Why Aren’t People of Color in Medical Illustrations?

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When Nigerian med student and illustrator Chidiebere Ibe, 25, began studying medical illustration in July 2020, he quickly realized the blatant lack of diversity in the content he was examining. Throughout his education, he found the learning process difficult due to inadequate representation and knew it was affecting minority groups as well as their quality of healthcare.

“We are driving toward proper inclusion where everyone receives equal healthcare,” said Ibe, in an interview with CNN. “If that’s the goal, then what’s the approach to achieving that? If it’s not very inclusive or without proper representation, then how are we walking toward that goal?”

Seeking to advocate for more inclusive texts, Ibe began creating images of anatomy and varying conditions on pigmented skin, including cold sores, blisters and chicken pox. But it was an image of a black fetus inside a woman’s womb that recently made big waves in Ibe’s now viral Twitter post.

Though it may sound unremarkable at first, it was actually a moment of revelation for many: Floods of commenters stated that they had never seen a black pregnant woman or fetus illustrated before—not in textbooks, doctor offices, pamphlets, infographics, etc. Not only is this shocking, but it sadly points to a much bigger issue of racial disparities in maternal and infant health and pregnancy-related deaths. Proper inclusion is necessary for effective prenatal care and better obstetric outcomes for women of color, and it starts in part with diversifying medical literature.

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Historically, Western academic publications depict white bodies—specifically, white men—in their illustrations the vast majority of the time, making able-bodied, Caucasian males the default for trained illustrators.

These professionals are part of the Association of Medical Illustrators, and there are fewer than 2,000 globally. In America, this specialized field has typically been made up of people who are also white and male, which has directly impacted the bodies portrayed in learning materials.

This lack of equitable representation matters because it can have implications on both practitioners and patients.

For providers, the perpetual use of white, able-bodied patients in textbooks creates limitations in their abilities to accurately diagnose and treat people who represent other demographics. For example, in dermatological education, lighter skin is the norm when conducting clinical trials; doctors often misdiagnose medical issues such as rashes, lupus and even skin cancers for individuals with darker-pigmented skin.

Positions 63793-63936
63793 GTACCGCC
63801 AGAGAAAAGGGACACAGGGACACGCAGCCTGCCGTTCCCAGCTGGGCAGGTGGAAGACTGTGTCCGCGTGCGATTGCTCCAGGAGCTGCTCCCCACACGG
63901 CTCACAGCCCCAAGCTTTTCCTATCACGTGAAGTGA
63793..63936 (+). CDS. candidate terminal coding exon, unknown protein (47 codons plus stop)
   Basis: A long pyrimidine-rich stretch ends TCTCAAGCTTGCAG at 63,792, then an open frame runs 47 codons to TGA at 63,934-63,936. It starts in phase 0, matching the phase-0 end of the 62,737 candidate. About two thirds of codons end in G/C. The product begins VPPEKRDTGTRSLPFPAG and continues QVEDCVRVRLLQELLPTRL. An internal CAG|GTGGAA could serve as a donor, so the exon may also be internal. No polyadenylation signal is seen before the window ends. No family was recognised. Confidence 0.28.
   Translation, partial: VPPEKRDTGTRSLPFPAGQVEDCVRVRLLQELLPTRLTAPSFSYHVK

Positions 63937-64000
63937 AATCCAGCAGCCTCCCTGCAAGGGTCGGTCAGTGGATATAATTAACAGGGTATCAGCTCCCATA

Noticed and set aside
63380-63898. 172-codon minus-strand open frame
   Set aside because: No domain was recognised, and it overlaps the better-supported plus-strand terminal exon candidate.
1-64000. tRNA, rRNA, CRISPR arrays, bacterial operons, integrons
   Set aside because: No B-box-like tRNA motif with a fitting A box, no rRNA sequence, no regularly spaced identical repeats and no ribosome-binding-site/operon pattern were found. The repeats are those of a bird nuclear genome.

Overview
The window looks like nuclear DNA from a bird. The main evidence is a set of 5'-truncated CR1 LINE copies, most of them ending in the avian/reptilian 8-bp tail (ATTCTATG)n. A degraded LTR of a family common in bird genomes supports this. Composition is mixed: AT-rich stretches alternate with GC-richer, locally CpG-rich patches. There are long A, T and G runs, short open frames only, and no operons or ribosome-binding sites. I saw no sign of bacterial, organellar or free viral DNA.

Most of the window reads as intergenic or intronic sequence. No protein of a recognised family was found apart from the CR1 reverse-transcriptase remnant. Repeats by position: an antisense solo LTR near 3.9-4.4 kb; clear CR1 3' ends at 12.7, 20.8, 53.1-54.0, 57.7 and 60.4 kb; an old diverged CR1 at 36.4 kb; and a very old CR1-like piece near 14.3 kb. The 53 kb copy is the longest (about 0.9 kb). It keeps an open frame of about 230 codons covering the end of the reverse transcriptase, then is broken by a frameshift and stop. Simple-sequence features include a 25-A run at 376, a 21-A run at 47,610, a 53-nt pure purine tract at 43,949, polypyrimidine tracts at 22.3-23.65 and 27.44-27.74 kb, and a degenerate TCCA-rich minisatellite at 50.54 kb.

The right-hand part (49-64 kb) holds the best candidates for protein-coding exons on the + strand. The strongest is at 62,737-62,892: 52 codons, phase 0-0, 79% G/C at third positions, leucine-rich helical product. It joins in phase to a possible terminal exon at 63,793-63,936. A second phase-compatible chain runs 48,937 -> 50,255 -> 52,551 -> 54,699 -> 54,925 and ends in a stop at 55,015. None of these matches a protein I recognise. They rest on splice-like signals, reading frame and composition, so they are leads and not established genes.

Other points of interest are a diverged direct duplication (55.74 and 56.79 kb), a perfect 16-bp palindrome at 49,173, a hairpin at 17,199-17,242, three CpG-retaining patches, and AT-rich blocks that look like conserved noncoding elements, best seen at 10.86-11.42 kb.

Furthermore, because of a gap in knowledge, practitioners may rely on racial stereotypes or generalizations (like, black people have a higher pain tolerance or thicker skin than white people) instead of offering care specific to the patient, due to a lack of exposure to darker skin tones in training and how conditions affect these individuals differently.

For patients, a lack of diversity can cause feelings of being left out and unacknowledged in a healthcare setting, which can lead to mistrust when receiving preventative care and choosing to maintain treatment. A 2008 survey revealed that only 43 percent of black patients trust their physician compared to a reported 80 percent of white patients. Such reluctance, in turn, yields negative health consequences that can be life-threatening even when the cause of diagnosis is preventable and curable.

This is why it’s crucial to avoid implicit bias by including more nuanced illustrations that showcase the particular issues affecting marginalized populations. Depicting conditions common to these communities will better educate medical professionals and establish trust with patients of all demographics.

Since his viral image, Ibe has been invited to have some of his work published in a clinical handbook designed to show how a range of conditions appear on dark skin, which serves as a small win in the pursuit of equal representation.

While the depiction of a black fetus may have been a departure from what’s considered commonplace in the world of medicine, we surely hope it’s far from the last, and that black and brown skin tones in medical illustrations will become routine.

Lauren Lisle

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